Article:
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Mark 15:23

ESV And they offered him wine mixed with myrrh, but he did not take it.
NIV Then they offered him wine mixed with myrrh, but he did not take it.
NASB And they tried to give Him wine mixed with myrrh; but He did not take it.
CSB They tried to give him wine mixed with myrrh, but he did not take it.
NLT They offered him wine drugged with myrrh, but he refused it.
KJV And they gave him to drink wine mingled with myrrh: but he received it not.
NKJV Then they gave Him wine mingled with myrrh to drink, but He did not take it.

What does Mark 15:23 mean?

During the Passover dinner, as Jesus established the first Lord's Supper, He told the disciples, "I will not drink again of the fruit of the vine until that day when I drink it new in the kingdom of God" (Mark 14:25). In Jesus' day, people are not allowed to openly publicly mourn for a crucifixion victim. Jewish women find a way around this. Tradition states that the women offer crucifixion victims wine mixed with myrrh in the spirit of Proverbs 31:6–7: "Give strong drink to the one who is perishing, and wine to those in bitter distress; let them drink and forget their poverty and remember their misery no more." Myrrh is a weak narcotic, and the women mean to dull the pain a little, but the pain relief can also lengthen the life of the victim.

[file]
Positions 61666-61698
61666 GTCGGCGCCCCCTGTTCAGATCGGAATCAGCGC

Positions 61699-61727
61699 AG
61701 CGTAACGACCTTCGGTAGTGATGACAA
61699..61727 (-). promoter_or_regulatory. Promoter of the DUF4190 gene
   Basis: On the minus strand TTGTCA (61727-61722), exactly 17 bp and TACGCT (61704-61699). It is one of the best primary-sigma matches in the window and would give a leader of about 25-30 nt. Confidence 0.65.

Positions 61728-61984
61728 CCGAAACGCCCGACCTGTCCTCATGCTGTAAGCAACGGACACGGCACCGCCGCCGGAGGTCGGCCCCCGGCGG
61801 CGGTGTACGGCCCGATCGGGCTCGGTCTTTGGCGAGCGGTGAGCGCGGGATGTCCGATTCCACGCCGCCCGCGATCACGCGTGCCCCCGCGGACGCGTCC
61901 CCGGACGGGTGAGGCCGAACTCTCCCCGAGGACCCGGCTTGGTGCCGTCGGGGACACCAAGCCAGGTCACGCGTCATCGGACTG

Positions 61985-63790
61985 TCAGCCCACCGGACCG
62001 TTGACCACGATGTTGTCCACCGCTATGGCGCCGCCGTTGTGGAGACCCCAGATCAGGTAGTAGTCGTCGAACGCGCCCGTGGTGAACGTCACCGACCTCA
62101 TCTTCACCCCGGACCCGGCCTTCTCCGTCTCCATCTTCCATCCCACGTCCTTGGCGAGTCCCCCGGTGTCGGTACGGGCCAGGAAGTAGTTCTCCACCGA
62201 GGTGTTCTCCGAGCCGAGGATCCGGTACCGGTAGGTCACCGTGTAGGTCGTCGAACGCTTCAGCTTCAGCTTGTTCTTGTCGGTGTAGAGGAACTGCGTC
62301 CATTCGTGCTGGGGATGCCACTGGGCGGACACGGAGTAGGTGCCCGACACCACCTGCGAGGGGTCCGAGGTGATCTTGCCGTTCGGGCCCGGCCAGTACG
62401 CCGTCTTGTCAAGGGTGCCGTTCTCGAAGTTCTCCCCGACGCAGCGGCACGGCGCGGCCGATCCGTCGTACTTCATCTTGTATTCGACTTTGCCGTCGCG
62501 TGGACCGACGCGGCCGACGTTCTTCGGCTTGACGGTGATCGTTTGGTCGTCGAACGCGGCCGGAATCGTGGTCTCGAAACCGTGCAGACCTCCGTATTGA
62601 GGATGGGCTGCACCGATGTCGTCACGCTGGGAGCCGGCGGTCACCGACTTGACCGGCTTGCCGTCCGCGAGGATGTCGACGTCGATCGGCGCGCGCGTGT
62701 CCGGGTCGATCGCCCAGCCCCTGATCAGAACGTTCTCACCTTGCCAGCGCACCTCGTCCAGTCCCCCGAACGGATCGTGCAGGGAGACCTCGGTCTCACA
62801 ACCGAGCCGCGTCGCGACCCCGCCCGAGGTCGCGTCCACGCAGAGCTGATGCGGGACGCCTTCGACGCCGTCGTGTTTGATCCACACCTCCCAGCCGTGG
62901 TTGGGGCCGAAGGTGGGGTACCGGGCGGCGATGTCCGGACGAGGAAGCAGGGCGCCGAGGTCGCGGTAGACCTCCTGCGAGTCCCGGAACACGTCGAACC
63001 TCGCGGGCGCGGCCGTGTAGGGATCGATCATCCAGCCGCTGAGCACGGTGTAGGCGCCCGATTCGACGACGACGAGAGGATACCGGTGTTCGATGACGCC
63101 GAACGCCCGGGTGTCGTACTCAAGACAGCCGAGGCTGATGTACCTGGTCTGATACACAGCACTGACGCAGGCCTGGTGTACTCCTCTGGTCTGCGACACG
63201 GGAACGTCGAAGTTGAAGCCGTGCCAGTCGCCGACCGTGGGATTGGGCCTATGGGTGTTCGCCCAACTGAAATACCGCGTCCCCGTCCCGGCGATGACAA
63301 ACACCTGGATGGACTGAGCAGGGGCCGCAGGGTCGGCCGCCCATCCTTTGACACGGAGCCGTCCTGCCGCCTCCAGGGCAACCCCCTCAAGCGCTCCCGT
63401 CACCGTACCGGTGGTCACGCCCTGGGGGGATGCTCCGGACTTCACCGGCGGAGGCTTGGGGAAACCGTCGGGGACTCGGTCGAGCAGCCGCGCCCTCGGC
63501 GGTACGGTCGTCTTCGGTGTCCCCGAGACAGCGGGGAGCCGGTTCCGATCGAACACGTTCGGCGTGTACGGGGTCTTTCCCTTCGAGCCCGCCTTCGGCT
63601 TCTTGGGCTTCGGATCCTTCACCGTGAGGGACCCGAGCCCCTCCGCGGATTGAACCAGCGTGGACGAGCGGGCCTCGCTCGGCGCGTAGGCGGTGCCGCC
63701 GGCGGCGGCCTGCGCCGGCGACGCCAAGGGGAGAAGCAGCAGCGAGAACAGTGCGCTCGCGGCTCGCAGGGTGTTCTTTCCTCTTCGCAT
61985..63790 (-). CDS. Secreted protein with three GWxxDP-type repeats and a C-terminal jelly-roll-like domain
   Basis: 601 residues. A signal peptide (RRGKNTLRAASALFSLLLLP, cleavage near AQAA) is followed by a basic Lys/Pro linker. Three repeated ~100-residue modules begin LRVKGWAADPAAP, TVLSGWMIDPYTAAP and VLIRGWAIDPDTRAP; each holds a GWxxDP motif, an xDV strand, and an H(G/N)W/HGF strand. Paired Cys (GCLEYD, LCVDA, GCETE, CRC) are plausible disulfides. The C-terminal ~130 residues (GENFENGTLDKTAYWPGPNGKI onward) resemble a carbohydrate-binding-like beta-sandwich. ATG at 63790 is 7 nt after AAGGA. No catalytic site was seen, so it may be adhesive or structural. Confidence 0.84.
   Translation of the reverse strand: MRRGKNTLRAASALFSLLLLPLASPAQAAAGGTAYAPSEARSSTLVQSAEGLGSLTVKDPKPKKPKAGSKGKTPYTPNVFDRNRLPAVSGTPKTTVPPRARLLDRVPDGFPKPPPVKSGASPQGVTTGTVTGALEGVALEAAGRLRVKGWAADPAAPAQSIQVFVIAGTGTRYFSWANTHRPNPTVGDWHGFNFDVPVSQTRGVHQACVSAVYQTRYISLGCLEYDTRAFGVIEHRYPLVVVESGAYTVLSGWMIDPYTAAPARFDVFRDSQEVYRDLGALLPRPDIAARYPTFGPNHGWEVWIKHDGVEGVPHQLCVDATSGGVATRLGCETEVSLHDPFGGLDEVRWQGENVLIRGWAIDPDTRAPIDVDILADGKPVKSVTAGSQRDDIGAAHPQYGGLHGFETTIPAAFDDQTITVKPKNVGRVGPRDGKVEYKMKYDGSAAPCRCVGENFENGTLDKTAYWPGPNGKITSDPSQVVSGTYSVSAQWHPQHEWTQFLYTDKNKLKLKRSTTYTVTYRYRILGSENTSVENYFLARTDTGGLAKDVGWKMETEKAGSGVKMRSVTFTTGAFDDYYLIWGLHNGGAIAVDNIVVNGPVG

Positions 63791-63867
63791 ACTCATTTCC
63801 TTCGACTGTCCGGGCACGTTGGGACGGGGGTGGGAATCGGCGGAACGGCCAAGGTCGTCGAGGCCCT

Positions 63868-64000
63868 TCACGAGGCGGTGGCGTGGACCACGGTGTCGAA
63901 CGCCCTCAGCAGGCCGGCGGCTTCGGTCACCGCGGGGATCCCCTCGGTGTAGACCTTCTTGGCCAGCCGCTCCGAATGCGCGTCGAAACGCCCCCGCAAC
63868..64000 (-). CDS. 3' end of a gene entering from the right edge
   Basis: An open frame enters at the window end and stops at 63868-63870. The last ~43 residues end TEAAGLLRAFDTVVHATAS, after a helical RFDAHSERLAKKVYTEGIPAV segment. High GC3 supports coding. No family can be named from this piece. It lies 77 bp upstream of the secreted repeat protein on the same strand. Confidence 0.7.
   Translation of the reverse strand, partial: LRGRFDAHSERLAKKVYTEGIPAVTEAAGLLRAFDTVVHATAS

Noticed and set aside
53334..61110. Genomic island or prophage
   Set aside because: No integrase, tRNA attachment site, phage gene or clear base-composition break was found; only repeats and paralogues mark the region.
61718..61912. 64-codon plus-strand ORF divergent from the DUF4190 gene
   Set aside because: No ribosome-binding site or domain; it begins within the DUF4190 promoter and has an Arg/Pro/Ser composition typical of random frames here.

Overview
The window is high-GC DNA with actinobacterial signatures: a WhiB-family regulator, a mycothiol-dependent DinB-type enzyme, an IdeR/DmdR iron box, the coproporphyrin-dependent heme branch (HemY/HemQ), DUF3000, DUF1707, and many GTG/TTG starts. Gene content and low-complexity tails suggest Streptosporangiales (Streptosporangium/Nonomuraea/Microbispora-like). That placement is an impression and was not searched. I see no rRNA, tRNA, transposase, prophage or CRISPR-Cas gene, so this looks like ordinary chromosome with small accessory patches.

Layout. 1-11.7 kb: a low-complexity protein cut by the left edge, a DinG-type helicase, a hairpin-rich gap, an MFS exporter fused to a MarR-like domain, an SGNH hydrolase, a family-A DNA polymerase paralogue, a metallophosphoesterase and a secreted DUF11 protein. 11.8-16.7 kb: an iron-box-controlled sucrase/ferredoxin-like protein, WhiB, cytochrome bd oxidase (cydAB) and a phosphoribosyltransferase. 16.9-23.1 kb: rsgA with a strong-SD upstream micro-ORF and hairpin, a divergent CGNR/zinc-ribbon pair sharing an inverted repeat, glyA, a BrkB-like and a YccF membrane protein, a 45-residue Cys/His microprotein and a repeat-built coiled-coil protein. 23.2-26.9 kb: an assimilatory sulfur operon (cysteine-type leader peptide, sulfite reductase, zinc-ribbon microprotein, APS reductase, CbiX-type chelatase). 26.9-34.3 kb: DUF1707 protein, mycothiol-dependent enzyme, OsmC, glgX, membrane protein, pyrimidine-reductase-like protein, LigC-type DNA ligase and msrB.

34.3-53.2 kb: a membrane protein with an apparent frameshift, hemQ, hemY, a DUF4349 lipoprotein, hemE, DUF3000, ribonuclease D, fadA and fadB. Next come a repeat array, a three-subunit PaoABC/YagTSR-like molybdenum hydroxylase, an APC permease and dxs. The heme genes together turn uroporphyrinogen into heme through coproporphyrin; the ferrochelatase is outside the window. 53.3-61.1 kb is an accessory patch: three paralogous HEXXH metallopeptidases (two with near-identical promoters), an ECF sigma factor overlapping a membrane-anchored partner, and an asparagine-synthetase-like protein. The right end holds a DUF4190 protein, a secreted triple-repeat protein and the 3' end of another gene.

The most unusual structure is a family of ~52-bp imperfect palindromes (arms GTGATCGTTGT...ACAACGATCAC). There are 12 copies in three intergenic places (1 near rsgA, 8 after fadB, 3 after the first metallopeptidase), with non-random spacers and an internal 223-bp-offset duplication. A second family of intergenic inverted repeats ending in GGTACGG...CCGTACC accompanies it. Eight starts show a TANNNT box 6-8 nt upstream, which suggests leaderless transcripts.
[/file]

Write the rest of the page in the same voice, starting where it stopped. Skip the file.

Jesus has two reasons to reject the offering. He has already established that He will not drink wine until He can drink it in celebration of the fruition of His sacrifice, when the church joins with Him in heaven (Matthew 26:29). The second reason Jesus rejects the drink is that He is not there to be comfortable. He is there to feel the weight of pain and humiliation that sin stains humanity with.

Proverbs 31:1–9 is a short dissertation given by a king's mother to her son, possibly Solomon. As a king, the son has responsibilities that require more discipline than normal men. He must not be distracted from sound judgment by indulging in many women. He must enforce justice for the disadvantaged. And he must not dull his wits with alcohol. Before her possibly tongue-in-cheek order to give the perishing wine to ease their distress, she says,
It is not for kings, O Lemuel, it is not for kings to drink wine, or for rulers to take strong drink, lest they drink and forget what has been decreed and pervert the rights of all the afflicted. Proverbs 31:4–5
Jesus is not a helpless victim who needs to find chemical solace in His condition. He is the King who must now soberly rule, even if His throne is temporarily a cross.
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